Hicks v. Gonzales

Filing 9

FINDINGS and RECOMMENDATIONS for Dismissal of Plaintiff's 8 Action for Failure to State a Claim; Objections Due within Thirty Days signed by Magistrate Judge Michael J. Seng on 12/23/2013. Referred to Judge Lawrence J. O'Neill. Objections to F&R due by 1/27/2014. (Sant Agata, S)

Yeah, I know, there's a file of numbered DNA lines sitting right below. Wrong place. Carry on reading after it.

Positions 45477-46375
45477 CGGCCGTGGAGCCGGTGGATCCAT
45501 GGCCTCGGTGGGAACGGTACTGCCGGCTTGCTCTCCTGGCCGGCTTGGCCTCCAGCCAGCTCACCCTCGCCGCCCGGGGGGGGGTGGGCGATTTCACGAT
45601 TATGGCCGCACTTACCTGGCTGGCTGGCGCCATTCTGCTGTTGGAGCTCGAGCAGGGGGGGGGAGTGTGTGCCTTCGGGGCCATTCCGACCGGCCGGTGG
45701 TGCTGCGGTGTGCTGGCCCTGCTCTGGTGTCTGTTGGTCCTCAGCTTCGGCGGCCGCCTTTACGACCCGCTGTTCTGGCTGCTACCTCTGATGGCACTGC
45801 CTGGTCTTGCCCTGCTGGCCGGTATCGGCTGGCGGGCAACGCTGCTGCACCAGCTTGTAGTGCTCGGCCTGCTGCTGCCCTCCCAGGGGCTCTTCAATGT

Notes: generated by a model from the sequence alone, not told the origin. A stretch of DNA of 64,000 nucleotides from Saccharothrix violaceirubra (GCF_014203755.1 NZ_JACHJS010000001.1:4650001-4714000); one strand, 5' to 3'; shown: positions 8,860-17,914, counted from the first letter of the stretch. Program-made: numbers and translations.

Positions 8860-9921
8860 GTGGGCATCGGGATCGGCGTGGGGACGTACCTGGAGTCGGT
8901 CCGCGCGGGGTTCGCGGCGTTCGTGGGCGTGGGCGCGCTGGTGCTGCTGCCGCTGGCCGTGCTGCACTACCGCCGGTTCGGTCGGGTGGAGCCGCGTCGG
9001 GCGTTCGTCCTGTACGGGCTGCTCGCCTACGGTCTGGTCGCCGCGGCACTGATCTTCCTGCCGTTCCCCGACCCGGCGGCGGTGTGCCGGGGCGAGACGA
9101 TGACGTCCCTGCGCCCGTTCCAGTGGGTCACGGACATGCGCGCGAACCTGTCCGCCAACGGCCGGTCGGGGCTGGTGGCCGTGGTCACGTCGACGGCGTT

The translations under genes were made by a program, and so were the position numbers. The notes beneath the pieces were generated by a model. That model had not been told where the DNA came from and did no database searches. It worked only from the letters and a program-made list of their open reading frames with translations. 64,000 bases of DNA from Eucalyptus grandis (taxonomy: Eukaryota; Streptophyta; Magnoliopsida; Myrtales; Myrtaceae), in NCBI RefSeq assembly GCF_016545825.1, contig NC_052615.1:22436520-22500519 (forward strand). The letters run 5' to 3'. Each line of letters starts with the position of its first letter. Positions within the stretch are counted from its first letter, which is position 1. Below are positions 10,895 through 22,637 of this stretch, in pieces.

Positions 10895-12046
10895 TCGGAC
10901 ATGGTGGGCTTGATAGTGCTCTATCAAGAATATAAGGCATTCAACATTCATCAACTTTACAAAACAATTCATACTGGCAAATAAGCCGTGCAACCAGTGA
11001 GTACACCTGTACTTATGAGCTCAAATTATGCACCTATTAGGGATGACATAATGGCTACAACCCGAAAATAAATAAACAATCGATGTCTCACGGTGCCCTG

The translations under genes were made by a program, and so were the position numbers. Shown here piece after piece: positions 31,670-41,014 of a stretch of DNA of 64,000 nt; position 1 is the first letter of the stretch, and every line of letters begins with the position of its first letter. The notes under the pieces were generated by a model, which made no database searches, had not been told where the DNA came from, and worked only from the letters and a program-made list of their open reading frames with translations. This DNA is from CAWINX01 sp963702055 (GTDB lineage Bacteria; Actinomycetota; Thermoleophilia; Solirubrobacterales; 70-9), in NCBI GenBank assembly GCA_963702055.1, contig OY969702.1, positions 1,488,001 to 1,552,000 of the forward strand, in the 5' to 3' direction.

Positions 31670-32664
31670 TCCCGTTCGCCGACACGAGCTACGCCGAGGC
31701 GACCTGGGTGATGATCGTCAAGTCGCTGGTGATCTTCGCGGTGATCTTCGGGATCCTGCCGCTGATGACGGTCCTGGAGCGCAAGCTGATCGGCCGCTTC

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1 2 3 4 5 6 UNITED STATES DISTRICT COURT 7 FOR THE EASTERN DISTRICT OF CALIFORNIA 8 1:13-CV-0379-LJO-MJS DANNY HICKS 9 FINDINGS AND RECOMMENDATIONS FOR DISMISSAL OF PLAINTIFF‟S ACTION FOR FAILURE TO STATE A CLAIM Plaintiff, 10 v. 11 GONZALES, 12 (ECF No. 8) Defendant. OBJECTIONS DUE WITHIN THIRTY DAYS 13 14 On March 15, 2013, Danny Hicks (“Plaintiff”), an individual proceeding pro se and in 15 forma pauperis, filed this civil rights action pursuant to 42 U.S.C. § 1983. (ECF No. 1.) 16 The Court screened Plaintiff‟s initial Complaint and dismissed it for failure to state a 17 claim, but gave leave to amend. (ECF No. 7.) Plaintiff has since filed a First Amended 18 Complaint (Am. Compl., ECF No. 8), which is now before the Court for screening. No other 19 parties have appeared in this action. 20 21 I. SCREENING REQUIREMENT The Court is required to screen complaints brought by prisoners seeking relief against a 22 23 24 25 26 27 governmental entity or officer or employee of a governmental entity. 28 U.S.C. § 1915A(a). The Court must dismiss a complaint or portion thereof if the prisoner has raised claims that are legally “frivolous or malicious,” that fail to state a claim upon which relief may be granted, or that seek monetary relief from a defendant who is immune from such relief. 28 U.S.C. § 1 1 1915A(b)(1),(2). “Notwithstanding any filing fee, or any portion thereof, that may have been 2 paid, the court shall dismiss the case at any time if the court determines that . . . the action or 3 appeal . . . fails to state a claim upon which relief may be granted.” 4 1915(e)(2)(B)(ii). 28 U.S.C. § 5 A complaint must contain “a short and plain statement of the claim showing that the 6 pleader is entitled to relief . . . .” Fed. R. Civ. P. 8(a)(2). Detailed factual allegations are not 7 required, but “[t]hreadbare recitals of the elements of a cause of action, supported by mere 8 conclusory statements, do not suffice.” Ashcroft v. Iqbal, 556 U.S. 662, 678 (2009) (citing Bell 9 Atlantic Corp. v. Twombly, 550 U.S. 544, 555 (2007)). Plaintiff must set forth “sufficient factual 10 matter, accepted as true, to „state a claim that is plausible on its face.‟” Iqbal, 556 U.S. at 678 11 (quoting Twombly, 550 U.S. at 555). Facial plausibility demands more than the mere 12 possibility that a defendant committed misconduct and, while factual allegations are accepted 13 as true, legal conclusions are not. Iqbal, 556 U.S. at 678. 14 II. PLAINTIFF’S CLAIMS 15 Plaintiff is currently housed at California State Prison in Corcoran, California. He was 16 previously housed at “Delano State Prison” in Delano, California, where the events alleged in 17 his Amended Complaint occurred. 18 Plaintiff alleges that the following individuals subjected him to severe emotional and 19 psychological trauma: 1) Correctional Officer Gonzales, correctional officer at Delano State 20 Prison, 2) appeals coordinator at Delano State Prison on the Facility „D‟ yard, 3) captain on 21 Facility „D‟ yard, and 4) the warden of Delano State Prison. 22 Plaintiff‟s allegations are summarized as follows: 23 When Plaintiff was in line for his medications on October 11, 2012, Defendant Gonzales 24 asked another inmate of a different race than Plaintiff to stab Plaintiff. Defendant Gonzales 25 told the inmate he would provide the inmate with a knife. 26 mentally traumatized by this incident. 27 2 Plaintiff was emotionally and Plaintiff asks for compensatory and punitive damages. 1 2 II. ANALYSIS 3 A. 42 U.S.C. § 1983 Claims 4 42 U.S.C. § 1983 “provides a cause of action for the „deprivation of any rights, 5 privileges, or immunities secured by the Constitution and laws‟ of the United States.” Wilder v. 6 Virginia Hosp. Ass‟n, 496 U.S. 498, 508 (1990) (quoting 42 U.S.C. § 1983). § 1983 is not itself 7 a source of substantive rights, but merely provides a method for vindicating federal rights 8 conferred elsewhere. Graham v. Connor, 490 U.S. 386, 393-94 (1989). To state a claim under § 1983, a plaintiff must allege two essential elements: (1) that a 9 10 right secured by the Constitution or laws of the United States was violated, and (2) that the 11 alleged violation was committed by a person acting under the color of state law. See West v. 12 Atkins, 487 U.S. 42, 48 (1988); Ketchum v. Alameda Cnty., 811 F.2d 1243, 1245 (9th Cir. 13 1987). 14 B. Linkage 15 Under § 1983, Plaintiff must demonstrate that each named defendant personally 16 participated in the deprivation of his rights. Ashcroft v. Iqbal, 556 U.S. 662, 676-77 (2009); Simmons v. Navajo County, Ariz., 609 F.3d 1011, 1020-21 (9th Cir. 2010); Ewing v. City of 17 Stockton, 588 F.3d 1218, 1235 (9th Cir. 2009); Jones v. Williams, 297 F.3d 930, 934 (9th Cir. 18 2002). Liability may not be imposed on supervisory personnel under the theory of respondeat 19 superior, as each defendant is only liable for his or her own misconduct. Iqbal, 556 U.S. at 20 676-77; Ewing, 588 F.3d at 1235. Supervisors may only be held liable if they “participated in 21 or directed the violations, or knew of the violations and failed to act to prevent them.” Taylor v. 22 List, 880 F.2d 1040, 1045 (9th Cir. 1989); accord Starr v. Baca, 652 F.3d 1202, 1205-08 (9th Cir. 2011); Corales v. Bennett, 567 F.3d 554, 570 (9th Cir. 2009); Preschooler II v. Clark 23 24 25 County School Board of Trustees, 479 F.3d 1175, 1182 (9th Cir. 2007); Harris v. Roderick, 126 F.3d 1189, 1204 (9th Cir. 1997). Plaintiff has failed to link the appeals coordinator at Delano State Prison, the captain on 26 Facility „D‟ yard, or the warden of Delano State Prison to any alleged wrongdoing in his first 27 3 1 2 Amended complaint. In order to state a claim against these Defendants, Plaintiff should have alleged how each of them personally participated in a deprivation of his rights. Plaintiff has now twice failed to do this despite having been instructed of the need to do so and having 3 been given the opportunity to do so. No useful purpose would be served by instructing him 4 5 once again and giving him a third opportunity to correct the omission. He will not be given leave to amend as to these purported Defendants. 6 C. Eighth Amendment Claim 7 Plaintiff again fails to allege any statutory basis for his claims against Defendant 8 Gonzales. His allegations appear best characterized as an Eighth Amendment conditions of 9 confinement claim. The Court previously provided him with the standard for an Eighth 10 Amendment conditions of confinement claim. (ECF No. 7.) The Court will analyze the 11 amended Complaint under that standard. 12 “[A] prison official may be held liable under the Eighth Amendment for denying humane 13 conditions of confinement only if he knows that inmates face a substantial risk of serious harm 14 and disregards that risk by failing to take reasonable measures to abate it.” Farmer v. 15 Brennan, 511 U.S. 825, 847 (1994). Prison officials are required to take reasonable measures 16 to guarantee the safety of inmates and officials have a duty to protect prisoners from violence 17 at the hands of other prisoners. Farmer, 511 U.S. at 832–33; Frost v. Agnos, 152 F.3d 1124, 18 1128 (9th Cir. 1998). An inmate has no constitutional right, however, to enjoy a particular 19 security classification or housing. See Meachum v. Fano, 427 U.S. 215, 224–25 (1976) (no 20 liberty interest protected by the Due Process Clause is implicated in a prison's reclassification 21 and transfer decisions); see also Myron v. Terhune, 476 F.3d 716, 718 (9th Cir. 2007). 22 Further, “[v]erbal harassment or abuse ... is not sufficient to state a constitutional deprivation[.]” 23 Oltarzewski v. Ruggiero, 830 F.2d 136, 139 (9th Cir. 1987) (quoting Collins v. Cundy, 603 F.2d 24 825 (10th Cir. 1979)). 25 Rather, to state a claim for threats to safety, an inmate must allege facts to support that 26 he was incarcerated under conditions posing a substantial risk of harm and that prison officials 27 4 1 were “deliberately indifferent” to those risks. Farmer, 511 U.S. at 834; Frost, 152 F.3d at 1128; 2 Redman v. County of Los Angeles, 942 F.2d 1435, 1443 (9th Cir. 1991) (en banc). 3 adequately allege deliberate indifference, a plaintiff must set forth facts to support that a 4 defendant knew of, but disregarded, an excessive risk to inmate safety. Farmer, 511 U.S. at 5 837. That is, “the official must both [have been] aware of facts from which the inference could 6 be drawn that a substantial risk of serious harm exist[ed], and he must also [have] draw[n] the 7 inference.” Farmer, 511 U.S. at 837; Frost, 152 F.3d at 1128; Redman, 942 F.2d at 1442. To 8 To determine whether the alleged use of force was excessive, this court must assess 9 the following factors: “(1) the need for the application of force, (2) the relationship between the 10 need and amount of force that was used, (3) the extent of the injury inflicted, and (4) whether 11 force was applied in a good faith effort to maintain and restore discipline.” White v. Roper, 901 12 F.2d 1501, 1507 (9th Cir. 1990). In the context of a facility disturbance, “the question of 13 whether the measure taken inflicted unnecessary and wanton pain and suffering ultimately 14 turns on „whether force was applied in a good faith effort to maintain or restore discipline or 15 maliciously and sadistically for the very purpose of causing harm.‟” Hudson v. McMillian, 503 16 U.S. 1, 6 (1992) (quoting Whitley v. Albers, 475 U.S. 312, 320B21 (1986)). 17 Plaintiff has again failed to allege a “conditions of confinement” claim, or any other 18 conceivable claim, against Defendant Gonzales. He alleges that Defendant Gonzales told 19 other inmates of a different race than Plaintiff to stab Plaintiff. Though of course reprehensible 20 if true, there is no indication that the comment ever reached the level of an actual and serious 21 threat to Plaintiff‟s safety. Despite the Court‟s previous direction and invitation to Plaintiff to 22 provide information that demonstrated Plaintiff was faced with an actual, serious threat that put 23 him at risk (and not just an ill-advised facetious or mean-spirited comment), Plaintiff has not 24 done so here. Instead of including additional facts, Plaintiff simply added additional 25 defendants to his claim. Plaintiff will not be given further leave to amend this claim. 26 27 5 1 IV. CONCLUSION AND RECOMMENDATION 2 Plaintiff‟s First Amended Complaint fails to state any claims upon which relief may be 3 granted under section 1983. Plaintiff was previously notified of the deficiencies in his claims 4 and given leave to amend. Based on the nature of the deficiencies at issue, the Court finds 5 6 that further leave to amend is not warranted. Lopez v. Smith, 203 F.3d 1122, 1130 (9th Cir. 2000); Noll v. Carlson, 809 F.2d 1446, 1448-49 (9th Cir. 1987). Accordingly, the Court HEREBY RECOMMENDS that Plaintiff‟s action be dismissed for 7 failure to state any claims under 42 U.S.C. § 1983. 8 9 These Findings and Recommendations will be submitted to the United States District Judge assigned to the case, pursuant to the provisions of Title 28 U.S.C. § 636(b)(l). Within 10 thirty (30) days after being served with these Findings and Recommendations, Plaintiff may file 11 written objections with the Court. 12 The document should be captioned “Objections to Magistrate Judge‟s Findings and Recommendations.” Plaintiff is advised that failure to file objections within the specified time may waive the right to appeal the District Court‟s order. 13 Martinez v. Ylst, 951 F.2d 1153 (9th Cir. 1991). 14 15 il0i0dj70h0c 16 IT IS SO ORDERED. 17 Dated: 18 December 23, 2013 /s/ UNITED STATES MAGISTRATE JUDGE DEAC_Signature-END: 19 ci4d6 20 21 22 23 24 25 26 27 Michael J. Seng 6